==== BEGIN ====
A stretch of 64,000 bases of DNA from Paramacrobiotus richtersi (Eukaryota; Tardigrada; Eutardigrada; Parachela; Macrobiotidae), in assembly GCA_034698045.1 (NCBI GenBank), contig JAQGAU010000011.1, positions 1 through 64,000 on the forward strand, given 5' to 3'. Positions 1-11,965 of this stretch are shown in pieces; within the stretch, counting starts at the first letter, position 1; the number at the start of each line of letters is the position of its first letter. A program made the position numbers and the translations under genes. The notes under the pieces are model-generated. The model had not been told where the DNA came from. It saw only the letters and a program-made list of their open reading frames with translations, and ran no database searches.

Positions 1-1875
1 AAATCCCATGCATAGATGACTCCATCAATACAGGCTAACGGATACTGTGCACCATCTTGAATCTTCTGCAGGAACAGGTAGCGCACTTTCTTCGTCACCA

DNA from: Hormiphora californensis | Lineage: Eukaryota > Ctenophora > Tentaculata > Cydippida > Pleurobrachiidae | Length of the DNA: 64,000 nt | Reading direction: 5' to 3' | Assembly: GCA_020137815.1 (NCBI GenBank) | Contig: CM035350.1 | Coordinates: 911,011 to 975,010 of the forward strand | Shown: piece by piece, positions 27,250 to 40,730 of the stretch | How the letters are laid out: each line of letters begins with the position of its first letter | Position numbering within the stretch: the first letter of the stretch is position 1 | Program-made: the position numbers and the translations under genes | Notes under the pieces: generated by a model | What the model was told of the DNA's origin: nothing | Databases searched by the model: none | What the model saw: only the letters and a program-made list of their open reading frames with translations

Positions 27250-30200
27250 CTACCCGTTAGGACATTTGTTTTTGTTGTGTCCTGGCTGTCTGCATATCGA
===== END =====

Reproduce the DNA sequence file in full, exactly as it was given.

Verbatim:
A stretch of 64,000 bases of DNA from Paramacrobiotus richtersi (Eukaryota; Tardigrada; Eutardigrada; Parachela; Macrobiotidae), in assembly GCA_034698045.1 (NCBI GenBank), contig JAQGAU010000011.1, positions 1 through 64,000 on the forward strand, given 5' to 3'. Positions 1-11,965 of this stretch are shown in pieces; within the stretch, counting starts at the first letter, position 1; the number at the start of each line of letters is the position of its first letter. A program made the position numbers and the translations under genes. The notes under the pieces are model-generated. The model had not been told where the DNA came from. It saw only the letters and a program-made list of their open reading frames with translations, and ran no database searches.

Positions 1-1875
1 AAATCCCATGCATAGATGACTCCATCAATACAGGCTAACGGATACTGTGCACCATCTTGAATCTTCTGCAGGAACAGGTAGCGCACTTTCTTCGTCACCA

DNA from: Hormiphora californensis | Lineage: Eukaryota > Ctenophora > Tentaculata > Cydippida > Pleurobrachiidae | Length of the DNA: 64,000 nt | Reading direction: 5' to 3' | Assembly: GCA_020137815.1 (NCBI GenBank) | Contig: CM035350.1 | Coordinates: 911,011 to 975,010 of the forward strand | Shown: piece by piece, positions 27,250 to 40,730 of the stretch | How the letters are laid out: each line of letters begins with the position of its first letter | Position numbering within the stretch: the first letter of the stretch is position 1 | Program-made: the position numbers and the translations under genes | Notes under the pieces: generated by a model | What the model was told of the DNA's origin: nothing | Databases searched by the model: none | What the model saw: only the letters and a program-made list of their open reading frames with translations

Positions 27250-30200
27250 CTACCCGTTAGGACATTTGTTTTTGTTGTGTCCTGGCTGTCTGCATATCGA